Prefab fireplaces almost always give themselves away because of the three or four inch difference between the hearth and the firebox.  On a real fireplace, the hearth flows evenly into the firebox.  That little strip of metal – sometimes veneered with a strip of polished marble – should raise an eyebrow.  Furthermore, there is nothing more ridiculous in appearance than the “chimney” of a prefab fireplace assembly floating off the ground with no support and rising into the air wrapped in wood.  This presentation was originally designed for use in very, very inexpensive starter homes in the 1970s.  No one at that would have ever believed that as the buyers became more affluent they would be content to place this truly ugly feature on more and more expensive houses.  If finally came to the point that – even on McMansions – no one even tried to camouflage the fact that the fireplaces were not real.  The more important issue was that the house could boast five to ten of the cheap units.  Just so you know: at this moment in Georgia, a real masonry fireplace in brick with no stone, limestone, or marble overlays and with no exceptional mantelpiece costs anywhere from $12k to $18 depending on how much footing and support must be prepared.  So, if you know someone who has a real masonry fireplace you should be very, very impressed.  If, however, you know someone with four or five prefab fireplaces – don’t call attention to them because it doesn’t mean too much.  At $2,500 to $3k apiece, five prefab fireplaces don’t add up to the cost of a single, tall masonry fireplace.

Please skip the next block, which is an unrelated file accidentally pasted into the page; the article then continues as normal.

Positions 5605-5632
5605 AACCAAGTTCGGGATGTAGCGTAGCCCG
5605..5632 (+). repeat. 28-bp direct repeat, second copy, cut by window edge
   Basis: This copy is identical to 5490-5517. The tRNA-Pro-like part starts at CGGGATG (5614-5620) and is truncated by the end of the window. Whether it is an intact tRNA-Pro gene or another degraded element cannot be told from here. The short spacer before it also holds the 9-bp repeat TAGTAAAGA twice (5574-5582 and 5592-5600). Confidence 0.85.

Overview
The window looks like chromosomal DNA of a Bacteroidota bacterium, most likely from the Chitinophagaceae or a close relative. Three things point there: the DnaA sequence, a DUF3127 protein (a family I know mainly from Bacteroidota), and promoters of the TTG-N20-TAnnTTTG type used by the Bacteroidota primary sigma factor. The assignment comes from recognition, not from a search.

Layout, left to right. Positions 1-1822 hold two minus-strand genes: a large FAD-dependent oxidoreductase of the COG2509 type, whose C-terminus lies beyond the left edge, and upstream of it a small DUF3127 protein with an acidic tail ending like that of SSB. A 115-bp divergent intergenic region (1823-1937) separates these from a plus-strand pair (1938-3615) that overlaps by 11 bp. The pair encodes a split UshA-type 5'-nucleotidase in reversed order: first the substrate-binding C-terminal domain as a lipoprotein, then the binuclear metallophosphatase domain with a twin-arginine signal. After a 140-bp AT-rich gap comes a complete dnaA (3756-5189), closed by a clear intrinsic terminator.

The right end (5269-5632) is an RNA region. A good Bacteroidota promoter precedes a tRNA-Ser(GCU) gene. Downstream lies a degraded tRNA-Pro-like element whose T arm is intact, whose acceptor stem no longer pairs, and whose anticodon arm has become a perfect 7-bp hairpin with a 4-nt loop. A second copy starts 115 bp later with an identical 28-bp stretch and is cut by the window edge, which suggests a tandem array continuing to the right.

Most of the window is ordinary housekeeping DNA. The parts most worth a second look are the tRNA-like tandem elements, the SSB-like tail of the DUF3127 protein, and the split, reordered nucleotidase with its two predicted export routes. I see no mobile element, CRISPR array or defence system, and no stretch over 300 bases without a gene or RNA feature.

Using an acrylic bathtub feels like bathing in a plastic milk carton.  The absence of quality is literally palpable.  There is admittedly a range of qualities offered that run the gamut from thin and bouncy to “looks like porcelain.”  But at the end of the day we are discussing a range of quality within the scope of a seriously cheap product.  And yet this cheap product became the national standard during the McMansion era.  Initially seen only in – again – cheap starter homes and cheaper motels, integrated fiberglass and acrylic tub units were originally manufactured to fill a niche market where time was of the essence and quality of no concern.  Using an integrated unit saved on the material and time involved in installing ceramic tile surrounds.  And then the manufacturers noticed that there was a considerable increase in earnings to be made on savings in freight between the lighter fiberglass tubs and the heavier porcelain and cast iron tubs.  The best American manufacturers, such as American Standard, developed such things as “Americast” (a fancy name for a plastic tub) and began a very successful marketing blitz so that the uninformed public just accepted the cheaper tub as a better tub.  I was working in design at the time this occurred and we were told by our plumbing reps to point out to the client that a porcelain and iron tub was cold but the fiberglass tub was not.  Well, that is a stupid thing to tell anyone who knows that cast iron, once heated, holds the heat for a very long time whereas plastic – while not cold – will not get warm either.  In any event, most of my older clients would tap the new tubs with their fingernails and say “Oooh – I don’t think so – it’s plastic.”  But younger clients seemed to be just fine with it.  Now, there are only two cast iron models with integrated aprons remaining: one each from America’s leading manufacturers.  American Standard offers the Spectra and Kohler has the Bellwether. The balance of bathtub choices is from a wide array of acrylic models.  So, if you see a house with over-sized soaking tubs or fancy styles and shapes of bathtub – don’t be too impressed.  If you look at a new house with a simple tub, and you tap the tub, and it feels rock solid and smooth as glass and cool to the touch, be impressed.  The person who chose the latter tub recognizes quality by the touch.